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USC Helps Staff Buy in Community


Even one year later, Ken and Billie Wallace still marvel that they can practically reach out and touch Los Angeles' downtown skyline and watch Dodger Stadium fireworks from their Boyle Heights home, a purchase made through a special USC homeownership program.

Established in 1995 by USC President Steven Sample as part of a broad effort to strengthen ties within the communities surrounding the university, USC's Neighborhood Homeownership Program so far has helped 77 qualified employees, including the Wallaces, make monthly mortgage payments, replace outdated plumbing, build fences and landscape properties situated within walking distance of the school's two urban campuses.

Currently, about 6% of the USC University Park faculty and staff live within the two ZIP Codes encompassing that campus.

Under the guidelines of the Neighborhood Homeownership Program, qualified participants--faculty and staff who work at least half time and own and occupy homes near campus--receive $25,000, paid in increments over seven years, according to program administrator Maxine McNeal.

The participants must show proof of homeownership first, and must remain in good standing with the lenders throughout the life of the contract. If they move out of the home or sell it, the payments stop.

"Twenty-five thousand dollars doesn't sound like a lot of money, but it can make the difference of whether people are lifetime renters or property owners," Sample said. "The program benefits us at the university too because property owners make the best neighbors. We also have tremendous stability in our workforce here."

In the Wallaces', case, the promise of funding actually helped them get a bigger and better house than they had hoped for.

Ken Wallace, 56, a longtime public safety employee at the school's health science campus, and his wife, Billie, 57, a South Pasadena Police Department employee, did not believe they could qualify for a home, so they never tried. After hearing about the program, however, the couple was spurred to get a home loan and then qualified for the university stipend, which helps pay the mortgage.

The three-bedroom house, which cost about $120,000, is the couple's first.

"Getting that money shoved me into homeownership," Ken Wallace said. "It has given me a sense of self-worth, to feel that I've arrived."

Patty and Ralph Cardenas were among the first to enroll in the homeownership program, nearly seven years ago. The couple, who had one baby at the time (they now are parents of three children), originally had not planned to look for a home near the university's health science campus.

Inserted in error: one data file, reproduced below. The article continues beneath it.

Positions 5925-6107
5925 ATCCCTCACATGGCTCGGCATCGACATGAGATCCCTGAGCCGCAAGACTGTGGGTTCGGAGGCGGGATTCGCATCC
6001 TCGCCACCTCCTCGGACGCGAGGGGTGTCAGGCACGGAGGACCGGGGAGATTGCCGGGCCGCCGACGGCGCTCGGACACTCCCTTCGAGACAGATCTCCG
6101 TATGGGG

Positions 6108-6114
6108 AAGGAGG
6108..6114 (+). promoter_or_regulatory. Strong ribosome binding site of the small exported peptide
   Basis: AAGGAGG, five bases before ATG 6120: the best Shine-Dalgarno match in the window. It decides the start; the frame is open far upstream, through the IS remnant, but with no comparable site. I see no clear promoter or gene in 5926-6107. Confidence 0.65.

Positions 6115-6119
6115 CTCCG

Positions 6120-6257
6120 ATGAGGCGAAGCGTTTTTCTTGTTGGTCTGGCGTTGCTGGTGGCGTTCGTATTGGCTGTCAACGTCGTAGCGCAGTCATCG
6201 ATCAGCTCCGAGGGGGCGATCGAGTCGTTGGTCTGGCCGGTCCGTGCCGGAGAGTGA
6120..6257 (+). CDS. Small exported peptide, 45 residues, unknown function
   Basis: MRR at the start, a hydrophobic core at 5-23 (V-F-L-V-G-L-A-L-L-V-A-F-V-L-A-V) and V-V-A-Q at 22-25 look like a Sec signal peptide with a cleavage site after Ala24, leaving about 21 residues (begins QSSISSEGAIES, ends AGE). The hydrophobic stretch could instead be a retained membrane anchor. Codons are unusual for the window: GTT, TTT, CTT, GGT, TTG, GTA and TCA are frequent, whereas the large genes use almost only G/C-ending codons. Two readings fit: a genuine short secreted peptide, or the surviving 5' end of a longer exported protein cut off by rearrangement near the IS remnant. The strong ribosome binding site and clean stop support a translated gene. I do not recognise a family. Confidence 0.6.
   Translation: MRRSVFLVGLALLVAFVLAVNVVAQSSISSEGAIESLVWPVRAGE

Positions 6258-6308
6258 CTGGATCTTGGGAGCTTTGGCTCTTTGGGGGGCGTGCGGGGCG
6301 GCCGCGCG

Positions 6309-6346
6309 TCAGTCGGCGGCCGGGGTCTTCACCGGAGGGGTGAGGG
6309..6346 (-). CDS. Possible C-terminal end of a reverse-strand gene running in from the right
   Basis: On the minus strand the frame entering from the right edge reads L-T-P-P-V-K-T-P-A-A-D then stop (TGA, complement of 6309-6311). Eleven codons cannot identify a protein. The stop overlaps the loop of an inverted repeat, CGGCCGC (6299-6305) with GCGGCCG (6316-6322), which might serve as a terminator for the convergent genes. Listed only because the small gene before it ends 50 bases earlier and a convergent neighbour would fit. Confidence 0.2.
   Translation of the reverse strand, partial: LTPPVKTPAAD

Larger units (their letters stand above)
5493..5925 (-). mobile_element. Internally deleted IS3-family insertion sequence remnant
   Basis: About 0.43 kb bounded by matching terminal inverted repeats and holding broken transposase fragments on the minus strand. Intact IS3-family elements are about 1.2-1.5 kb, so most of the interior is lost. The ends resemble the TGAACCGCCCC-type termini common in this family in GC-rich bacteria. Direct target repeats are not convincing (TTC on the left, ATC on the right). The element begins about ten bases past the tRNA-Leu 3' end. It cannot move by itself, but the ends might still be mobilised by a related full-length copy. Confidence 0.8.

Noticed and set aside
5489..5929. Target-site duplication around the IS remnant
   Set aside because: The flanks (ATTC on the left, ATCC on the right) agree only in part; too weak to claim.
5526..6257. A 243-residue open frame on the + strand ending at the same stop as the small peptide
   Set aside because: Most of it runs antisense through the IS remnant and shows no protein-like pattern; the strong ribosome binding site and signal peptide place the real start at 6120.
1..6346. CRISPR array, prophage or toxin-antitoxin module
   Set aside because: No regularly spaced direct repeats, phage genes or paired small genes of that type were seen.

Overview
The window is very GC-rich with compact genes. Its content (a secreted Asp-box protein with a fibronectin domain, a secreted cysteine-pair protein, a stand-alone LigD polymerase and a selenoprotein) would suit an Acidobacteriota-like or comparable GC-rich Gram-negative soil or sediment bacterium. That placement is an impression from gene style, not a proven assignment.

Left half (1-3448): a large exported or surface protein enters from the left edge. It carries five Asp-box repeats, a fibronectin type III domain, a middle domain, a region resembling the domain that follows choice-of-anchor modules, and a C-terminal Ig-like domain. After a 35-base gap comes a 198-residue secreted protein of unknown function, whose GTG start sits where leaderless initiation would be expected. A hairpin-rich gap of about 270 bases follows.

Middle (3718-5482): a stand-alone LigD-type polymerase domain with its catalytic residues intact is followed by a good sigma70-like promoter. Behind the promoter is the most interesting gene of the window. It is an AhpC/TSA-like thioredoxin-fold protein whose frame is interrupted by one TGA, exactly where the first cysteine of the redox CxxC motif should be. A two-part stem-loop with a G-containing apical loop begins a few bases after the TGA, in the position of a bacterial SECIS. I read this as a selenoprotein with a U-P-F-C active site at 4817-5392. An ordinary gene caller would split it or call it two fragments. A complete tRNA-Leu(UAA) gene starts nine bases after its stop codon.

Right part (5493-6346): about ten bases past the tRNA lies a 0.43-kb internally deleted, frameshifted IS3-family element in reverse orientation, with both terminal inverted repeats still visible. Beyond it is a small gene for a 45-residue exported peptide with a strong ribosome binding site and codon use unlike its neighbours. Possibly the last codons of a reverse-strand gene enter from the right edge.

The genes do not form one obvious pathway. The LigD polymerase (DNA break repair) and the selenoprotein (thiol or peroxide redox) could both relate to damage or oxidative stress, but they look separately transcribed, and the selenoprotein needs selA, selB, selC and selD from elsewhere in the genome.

But after finding their $160,000, three-bedroom home in Hillside Village, across the street from an elementary school, the pair joined the program, which allowed them to buy a bigger house than they could have afforded otherwise, said Patty Cardenas, an 11-year USC employee.

Universities across Southern California increasingly are having to find incentives to attract faculty and staff to a region where median home prices today run from $258,000 in Los Angeles County to a staggering $346,000 in Orange County, according to DataQuick Information Services, which tracks home prices and sales across the state.

UC Irvine offers luxury homes for affordable prices in the school's University Hills, a faculty-only community where one can qualify for special low-interest loans backed by the university.

Several Cal State campuses also are buying up land on which they will build affordable homes for faculty, a strategy that is paying off in attracting sought-after professors.

The USC program, in addition to helping staff members achieve homeownership, boasts some success in bringing faculty and staff to neighborhoods whose residents historically have viewed the university as an island of wealth that often ignored its neighbors.

Sociology professor Leland Saito, 46, a first-time buyer and recent participant in the USC homeownership program, jumped at the opportunity to join the university community and is thrilled to live minutes from campus after years of apartment living at his previous teaching post in San Diego.

Saito is studying the economic revitalization of downtown Los Angeles and said he now will get first-hand experience of neighborhoods undergoing demographic changes and economic transformation. As an added bonus, he rides his bicycle to campus from his three-bedroom, Spanish-style house, a convenience he never imagined enjoying. "This gives me a chance to be a part of the campus life here," Saito said.

Close proximity to campus and downtown cultural events propelled physics professor Tu-Nan Chang, 57, and his wife Hsiao-Lin Chang, a Cedars-Sinai Medical Center biologist, to their University Park townhouse four years ago.

After commuting to campus from West Covina for about 23 years, Tu-Nan Chang now leases from the university the land on which his townhouse sits and owns the townhouse itself.

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